4:FIFTEEN formed out of the ashes of new wave band 'Impulse'. Drummer Pete Ribi and singer/songwriter Richard, looking to find a vehicle to explore new musical ideas, started working with Richard's brother Michael on Keyboards/programming with bassist Martin Finlayson completing the line-up. In the 90's the band released the single 'September Rain' which achieved UK national radio airplay and was featured by Radio One's Steve Wright.
'Kneeling at the Crystal Cathedral' was the second 4:FIFTEEN studio album. The aim of the album was to create a unique fusion between alt/indie rock and EDM and 4:FIFTEEN were one of the first rock acts to use pre-recorded sequences and samples in live performances - something that is now common practice. The resulting production is lavishly detailed, awash with ethereal textured synthesisers and gritty electric guitars. After a decade long gap the band made a brief return to the indie music scene playing a number of festivals including Glastonbury in 2008.
A remastered version of the album ‘Kneeling’ was released in late 2019 to celebrate the 25th anniversary of the first issue and 2020 saw the release of two new singles ‘Call Me’ and ‘Believe in Yourself’.
2021 sees the band continue to write and release new songs including a cover version of David Bowie's Heroes.
With the lockdown restrictions starting to ease, 4:fifteen hope to start rehearsals in April with a view to playing some live gigs over the Summer, as guidelines allow.
As a child I was drawn by the sounds and melodies radiating from my sister's record players. They had wildly different music tastes, I was fed mix of Ska Reggae, Tamla Motown from one and Progressive and Folk Rock from the other. Then this face appeared on the front of a teen magazine.........it was Marc Bolan. His beautiful blurred gender image plugged straight in to my young fertile imagination. It came with a style of Rock n Roll that made my young heart race...... of course then came Bowie with whom we could be what we wanted, we swam in a vast endless sea of wonder and nothing would ever be the same again.
It wasn't long before I took up guitar and made my first tentative steps towards writing songs. Not great to start but slowly they improved, now they fill my life - reminders of my journey.
The Synthesizer brought a whole new world of sonic joy! ...my first a Roland SH09 (that I still own) is a simple affair with a beautiful voice, it still finds its way onto many of my productions. In 1981 I bought a 4 track recorder, a mic and a Dr Rhythm drum machine and started building my studio.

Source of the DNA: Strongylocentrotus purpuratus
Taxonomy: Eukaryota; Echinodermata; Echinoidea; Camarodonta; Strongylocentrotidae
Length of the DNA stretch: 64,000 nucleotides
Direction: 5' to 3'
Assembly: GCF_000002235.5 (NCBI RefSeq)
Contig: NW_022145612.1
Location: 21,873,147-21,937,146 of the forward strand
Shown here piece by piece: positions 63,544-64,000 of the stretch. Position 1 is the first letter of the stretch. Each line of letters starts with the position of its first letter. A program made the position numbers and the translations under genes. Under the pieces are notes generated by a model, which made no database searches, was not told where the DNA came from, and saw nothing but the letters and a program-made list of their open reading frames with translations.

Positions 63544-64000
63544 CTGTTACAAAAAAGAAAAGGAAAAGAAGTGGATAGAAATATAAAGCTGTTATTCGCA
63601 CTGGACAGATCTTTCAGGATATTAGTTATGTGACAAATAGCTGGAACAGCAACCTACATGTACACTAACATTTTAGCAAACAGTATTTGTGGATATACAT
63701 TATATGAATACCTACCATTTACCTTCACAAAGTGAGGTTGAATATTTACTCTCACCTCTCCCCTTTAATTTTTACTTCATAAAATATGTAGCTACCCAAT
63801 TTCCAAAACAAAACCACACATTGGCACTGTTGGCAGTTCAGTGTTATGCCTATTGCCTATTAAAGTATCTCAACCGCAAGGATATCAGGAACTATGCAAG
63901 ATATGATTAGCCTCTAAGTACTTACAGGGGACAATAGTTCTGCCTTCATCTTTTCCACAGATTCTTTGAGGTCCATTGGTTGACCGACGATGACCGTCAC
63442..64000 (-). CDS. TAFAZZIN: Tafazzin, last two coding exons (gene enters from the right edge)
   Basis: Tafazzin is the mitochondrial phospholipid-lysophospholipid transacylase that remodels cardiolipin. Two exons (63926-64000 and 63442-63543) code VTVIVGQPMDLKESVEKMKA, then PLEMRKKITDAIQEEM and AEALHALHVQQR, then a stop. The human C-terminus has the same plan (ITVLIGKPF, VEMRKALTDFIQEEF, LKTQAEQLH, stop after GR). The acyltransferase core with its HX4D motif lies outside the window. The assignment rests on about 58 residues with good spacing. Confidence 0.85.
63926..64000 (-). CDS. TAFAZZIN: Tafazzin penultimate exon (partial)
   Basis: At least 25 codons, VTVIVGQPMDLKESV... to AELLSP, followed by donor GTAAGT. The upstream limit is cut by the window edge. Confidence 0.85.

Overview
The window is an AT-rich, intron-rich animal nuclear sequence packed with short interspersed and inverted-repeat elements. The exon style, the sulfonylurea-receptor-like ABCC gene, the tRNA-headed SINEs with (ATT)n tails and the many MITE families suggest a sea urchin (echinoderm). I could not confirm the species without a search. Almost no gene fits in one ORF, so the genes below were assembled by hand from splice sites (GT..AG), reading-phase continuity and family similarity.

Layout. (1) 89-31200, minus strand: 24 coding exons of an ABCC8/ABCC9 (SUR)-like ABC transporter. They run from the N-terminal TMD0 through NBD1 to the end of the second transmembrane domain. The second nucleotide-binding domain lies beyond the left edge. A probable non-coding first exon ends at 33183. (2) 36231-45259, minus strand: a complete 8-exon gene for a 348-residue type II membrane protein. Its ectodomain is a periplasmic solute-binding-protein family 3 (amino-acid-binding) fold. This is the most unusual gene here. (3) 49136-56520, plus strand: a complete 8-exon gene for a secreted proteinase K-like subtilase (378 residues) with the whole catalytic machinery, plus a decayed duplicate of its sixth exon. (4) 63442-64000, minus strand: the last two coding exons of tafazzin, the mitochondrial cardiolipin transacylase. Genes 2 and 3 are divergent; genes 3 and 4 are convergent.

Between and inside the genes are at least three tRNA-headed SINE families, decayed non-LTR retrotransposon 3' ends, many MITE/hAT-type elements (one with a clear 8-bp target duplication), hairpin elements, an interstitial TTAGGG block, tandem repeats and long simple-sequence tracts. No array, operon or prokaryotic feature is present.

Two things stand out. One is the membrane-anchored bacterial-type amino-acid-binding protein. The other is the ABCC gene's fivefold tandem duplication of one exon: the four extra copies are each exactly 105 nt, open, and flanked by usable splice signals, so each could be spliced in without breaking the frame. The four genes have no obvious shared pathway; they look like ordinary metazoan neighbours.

Now I'm surrounded by £1000's of £'s of the most astonishing and brilliant technology. I indulge daily in the pursuit of creative joy.
I am minded to remember that I am hugely privileged, I try to make the best music I can. I hope you find something for yourself here.
Take care to follow your dreams.
I'm not sure if it was one single thing or a combination of things that first sparked my desire to play drums but I was always drawn to the guy at the back of the stage thrashing away surrounded by loads of 'stuff' - I just knew I wanted to be that guy.
Some of my earliest influences were such great drummers as Simon Fox (Be-Bop Deluxe), Steve Jansen (Japan) and Stewart Copeland (The Police) all of whom played a significant part in my development and style as a drum player. Ultimately, for me, it’s all about the song and the drums should always compliment the story without stamping all over it. That said, there is no better job than being the driving force of a band in full tilt and I can't think of a better place I'd rather be.
As far as my gear goes, I've owned a number of kits over the years and all but one have been Pearl drums. I currently use a 7-drum Pearl Vision birch kit for live work as it not only sounds awesome but Pearl make bullet-proof hardware, which is exactly what you need for the punishment of being lugged on and off stage at gigs. For recording I have a Yamaha Recording Custom 9000 kit which I bought in the early 90’s. These iconic kits are still recognised as the most recorded drum kits in modern history and have been played by many of the top artists for decades. Mine is a 6 drum outfit finished in stunning Cherrywood red lacquer and it still looks and sounds as good today as it did when I first bought it and I use it for almost all of the 4:Fifteen recordings.
You can never have too many snares in my book and I have a Ludwig Supraphonic 402 (aluminium), a Yamaha Recording Custom (birch) along with 3 Pearl snares including a 12” x 7” (maple) which I call my ‘Pork Pie’ snare as that’s what it reminds me of!
When it comes to cymbals, it's Paiste all the way for me. Paiste 2002's for recording and PST7's for live although I do also have a wonderfully trashy Stagg 12" splash which I adore.
Apart from drums, I love to sing, write a bit and mess around with the sax occasionally.
Like most younger siblings, my early musical tastes were formed by my elder brother Graeme. By the time I started playing the bass guitar at 10 years old I was already listening to Led Zeppelin, Pink Floyd, Motorhead and their contemporaries. As the Bass took over more of my life I started listening to Jaco Pastorius, Alan Thompson and Pino Paladino, these artists inevitably drew me to the fretless bass where I have felt most at home ever since.
Playing with Richard and Pete has given me the space to explore the role of the bass in music. Over the years 4:FIFTEEN have ranged from a 3-piece to a 6-piece band, all the while I try to weave the bass into the overall sound to sit somewhere between the rhythm and the melody, not quite one or the other but complementing both... hopefully.
Currently I'm listening to a lot of the new Progressive Rock artists that have emerged in the last 30 years, the likes of Riverside, Steven Wilson, Porcupine Tree, Lifesigns, Spock's Beard, Anathema and IQ to name but a few.